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Salvos’ research uncovers drastic measures to survive

The Salvation Army 3 mins read

22 May 2024

 

EMBARGOED AND NOT FOR RELEASE UNTIL 12.01AM, 22 MAY 2024

Salvos’ research uncovers drastic measures to survive

Kids are going without medical care, 1 in 10 respondents are using public bathrooms and 1 in 3 fear they will lose the roof over their heads

 

New research from The Salvation Army paints a bleak picture, with 94 per cent of respondents resorting to extreme measures to reduce their household bills. This includes drastically reducing the use of daily essentials, with 43 per cent unable to afford heating and cooling, and people not seeking medical help when needed, with 61 per cent unable to afford medical, dental and eye care.

 

Sixty-nine per cent of respondents said they go without food so their children can eat, 39 per cent said they were unable to afford essential medical care for their children and 33 per cent feared they would lose their home and become homeless.

 

Almost half of respondents (49 per cent) said they showered or washed less often to save money, 22 per cent are living in darkness or using candles or torches at night and 1 in 10 (11 per cent) said they used public amenities such as bathrooms in shopping centres to avoid using water at home.

 

The research, which surveyed 1,500 people who have reached out to the Salvos Doorways financial relief service over a 12-month period, also found that 78 per cent of respondents had repeatedly sought help from welfare organisations. On average, respondents were left with $8 per week (or just over $1 per day) after paying for essential costs, such as housing, utilities, medicine and groceries.

 

A 49-year-old woman who accessed support from the Salvos said: “I have had to go without food, clothes, showering, toiletries and basic necessities just so I could pay my rent and bills, to keep a roof over my head. Even though it has nothing in it like food, it’s better than sleeping on the streets or in my car.”

 

“We are seeing a tsunami of need across the country, with people accessing The Salvation Army’s services for the first time,” The Salvation Army’s Major Brendan Nottle said. “The lengths people are going to just to get by is shocking and unnecessary in this country. It is outrageous that 8 in 10 of those surveyed are living below the poverty line and almost 3 in 10 (29 per cent) have been impacted by family and domestic violence.”

 

While most Australians are feeling the pinch, the research shows households with children are really struggling:

 

“I have got behind in my gas and electric bills to make sure I’ve had petrol in my car to get to work and my children are fed,” said a 42-year-old woman who reached out to the Salvos for help.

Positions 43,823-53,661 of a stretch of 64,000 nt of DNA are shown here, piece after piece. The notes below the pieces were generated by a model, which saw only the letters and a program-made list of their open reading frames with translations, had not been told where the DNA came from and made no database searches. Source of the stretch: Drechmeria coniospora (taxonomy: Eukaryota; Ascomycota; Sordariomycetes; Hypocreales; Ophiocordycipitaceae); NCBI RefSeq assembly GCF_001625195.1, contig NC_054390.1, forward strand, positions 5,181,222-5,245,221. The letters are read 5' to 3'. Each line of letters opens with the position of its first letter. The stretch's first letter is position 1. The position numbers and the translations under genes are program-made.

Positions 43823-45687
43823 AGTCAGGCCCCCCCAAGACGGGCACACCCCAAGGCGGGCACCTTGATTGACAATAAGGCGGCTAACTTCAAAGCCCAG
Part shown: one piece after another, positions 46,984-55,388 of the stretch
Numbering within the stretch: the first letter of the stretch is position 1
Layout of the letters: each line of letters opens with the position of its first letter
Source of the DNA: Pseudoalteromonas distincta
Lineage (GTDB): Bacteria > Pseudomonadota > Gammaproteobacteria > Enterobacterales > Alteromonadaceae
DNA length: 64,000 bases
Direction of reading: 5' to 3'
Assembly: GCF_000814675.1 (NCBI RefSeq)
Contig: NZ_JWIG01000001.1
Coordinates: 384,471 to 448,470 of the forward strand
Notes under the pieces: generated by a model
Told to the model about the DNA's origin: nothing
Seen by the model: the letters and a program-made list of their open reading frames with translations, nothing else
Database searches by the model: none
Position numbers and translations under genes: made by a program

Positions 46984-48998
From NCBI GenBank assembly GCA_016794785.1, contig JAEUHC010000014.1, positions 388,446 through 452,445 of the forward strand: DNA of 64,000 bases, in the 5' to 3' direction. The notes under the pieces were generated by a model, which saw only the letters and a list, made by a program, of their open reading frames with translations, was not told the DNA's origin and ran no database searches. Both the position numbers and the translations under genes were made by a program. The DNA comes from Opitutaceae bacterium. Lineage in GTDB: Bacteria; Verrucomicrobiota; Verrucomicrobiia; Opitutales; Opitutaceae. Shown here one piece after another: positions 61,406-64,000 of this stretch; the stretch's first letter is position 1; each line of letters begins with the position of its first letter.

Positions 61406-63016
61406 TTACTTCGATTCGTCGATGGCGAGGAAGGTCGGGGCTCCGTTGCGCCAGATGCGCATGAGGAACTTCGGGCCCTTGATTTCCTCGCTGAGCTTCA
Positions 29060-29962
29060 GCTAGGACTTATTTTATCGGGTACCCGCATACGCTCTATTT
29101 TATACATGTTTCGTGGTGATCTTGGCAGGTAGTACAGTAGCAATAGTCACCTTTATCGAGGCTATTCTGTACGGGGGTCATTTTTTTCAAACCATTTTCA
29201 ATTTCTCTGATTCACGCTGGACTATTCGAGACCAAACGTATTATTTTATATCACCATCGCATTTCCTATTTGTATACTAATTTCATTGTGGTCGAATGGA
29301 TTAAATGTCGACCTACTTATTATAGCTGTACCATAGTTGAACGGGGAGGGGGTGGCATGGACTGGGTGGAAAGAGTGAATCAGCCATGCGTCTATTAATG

A 50-year-old community member added: “I’ve been worried about losing my house because I haven’t been able to pay my mortgage. I’ve had to borrow money from my parents. I haven’t been able to afford food, so I’ve had to get assistance from others. I’ve had my phone put on incoming calls only. It’s been extremely hard and an emotional rollercoaster. I’ve had to live in my car before and I'm worried the same thing will happen.”

 

The research coincides with The Salvation Army’s Red Shield Appeal, which aims to raise $38 million this year to enable the Salvos, to support Australians doing it tough in communities around the country.

 

Each year, through The Salvation Army’s nationwide network of over 400 centres and 2,000 services in areas such as homelessness, drug and alcohol rehabilitation, youth support, family and domestic violence, financial hardship and much more, the Salvos provide*:

 

  • Assistance to one person every 17 seconds
  • More than 1.67 million sessions of care to over 250,000 people in need
  • Over 1.2 million bed nights to people who need accommodation
  • More than 1.63 million meals to people who access our homelessness services
  • Assistance to more than 10,000 women and their children at risk of experiencing family violence, including more than 123,000 nights of emergency accommodation for women and children impacted by violence.

 

Major Nottle said: “Our research also found 92 per cent of respondents said they would not have managed without the help they received from The Salvation Army. We can’t do this life-saving and life-changing work without the generosity of the Australian public, who every year partner with us to help give a new beginning to people in desperate need.”

 

To give a new beginning, please donate to The Salvation Army’s 60th Red Shield Appeal by visiting salvationarmy.org.au or calling 13 SALVOS. You can also donate at any Salvos Store.

 

ENDS

 

For more information, please contact The Salvation Army’s Media Relations Department on (02) 94663143

*The Salvation Army Annual Report 2022-23

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